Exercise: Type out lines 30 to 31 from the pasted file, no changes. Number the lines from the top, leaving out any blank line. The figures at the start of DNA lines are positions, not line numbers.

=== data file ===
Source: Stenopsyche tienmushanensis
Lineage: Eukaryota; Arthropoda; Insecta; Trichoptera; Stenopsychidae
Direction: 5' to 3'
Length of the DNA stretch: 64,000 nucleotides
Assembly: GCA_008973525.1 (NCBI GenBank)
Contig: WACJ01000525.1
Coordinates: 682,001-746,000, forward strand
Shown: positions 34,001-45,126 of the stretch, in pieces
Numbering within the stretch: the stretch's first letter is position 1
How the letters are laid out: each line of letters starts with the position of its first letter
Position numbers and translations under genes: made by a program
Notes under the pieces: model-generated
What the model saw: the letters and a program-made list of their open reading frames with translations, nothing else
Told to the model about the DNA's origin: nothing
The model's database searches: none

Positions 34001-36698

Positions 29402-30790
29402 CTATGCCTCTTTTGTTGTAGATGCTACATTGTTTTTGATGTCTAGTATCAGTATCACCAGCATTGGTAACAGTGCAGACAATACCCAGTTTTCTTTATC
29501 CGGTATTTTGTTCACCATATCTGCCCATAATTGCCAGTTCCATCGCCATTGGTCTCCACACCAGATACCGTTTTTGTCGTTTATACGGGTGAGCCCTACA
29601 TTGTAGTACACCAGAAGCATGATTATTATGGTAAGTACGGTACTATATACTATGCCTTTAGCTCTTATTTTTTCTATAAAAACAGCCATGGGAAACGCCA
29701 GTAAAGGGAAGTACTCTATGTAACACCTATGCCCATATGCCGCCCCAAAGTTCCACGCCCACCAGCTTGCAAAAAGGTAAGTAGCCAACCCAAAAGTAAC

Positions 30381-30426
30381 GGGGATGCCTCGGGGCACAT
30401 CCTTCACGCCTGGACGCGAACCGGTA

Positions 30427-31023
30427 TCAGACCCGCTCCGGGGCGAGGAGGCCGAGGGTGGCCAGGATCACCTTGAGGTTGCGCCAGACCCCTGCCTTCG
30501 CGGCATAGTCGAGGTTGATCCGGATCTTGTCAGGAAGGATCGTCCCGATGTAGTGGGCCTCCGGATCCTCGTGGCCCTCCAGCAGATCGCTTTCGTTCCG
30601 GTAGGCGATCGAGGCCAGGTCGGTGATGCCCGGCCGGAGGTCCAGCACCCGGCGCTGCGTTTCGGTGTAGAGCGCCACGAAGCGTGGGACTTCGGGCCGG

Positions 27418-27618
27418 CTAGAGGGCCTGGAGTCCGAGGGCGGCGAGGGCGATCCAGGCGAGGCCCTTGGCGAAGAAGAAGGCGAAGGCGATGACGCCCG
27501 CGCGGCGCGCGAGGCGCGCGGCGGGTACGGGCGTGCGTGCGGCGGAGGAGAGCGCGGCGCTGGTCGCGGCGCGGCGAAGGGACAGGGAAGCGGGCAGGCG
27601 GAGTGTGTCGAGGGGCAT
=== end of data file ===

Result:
27418 CTAGAGGGCCTGGAGTCCGAGGGCGGCGAGGGCGATCCAGGCGAGGCCCTTGGCGAAGAAGAAGGCGAAGGCGATGACGCCCG
27501 CGCGGCGCGCGAGGCGCGCGGCGGGTACGGGCGTGCGTGCGGCGGAGGAGAGCGCGGCGCTGGTCGCGGCGCGGCGAAGGGACAGGGAAGCGGGCAGGCG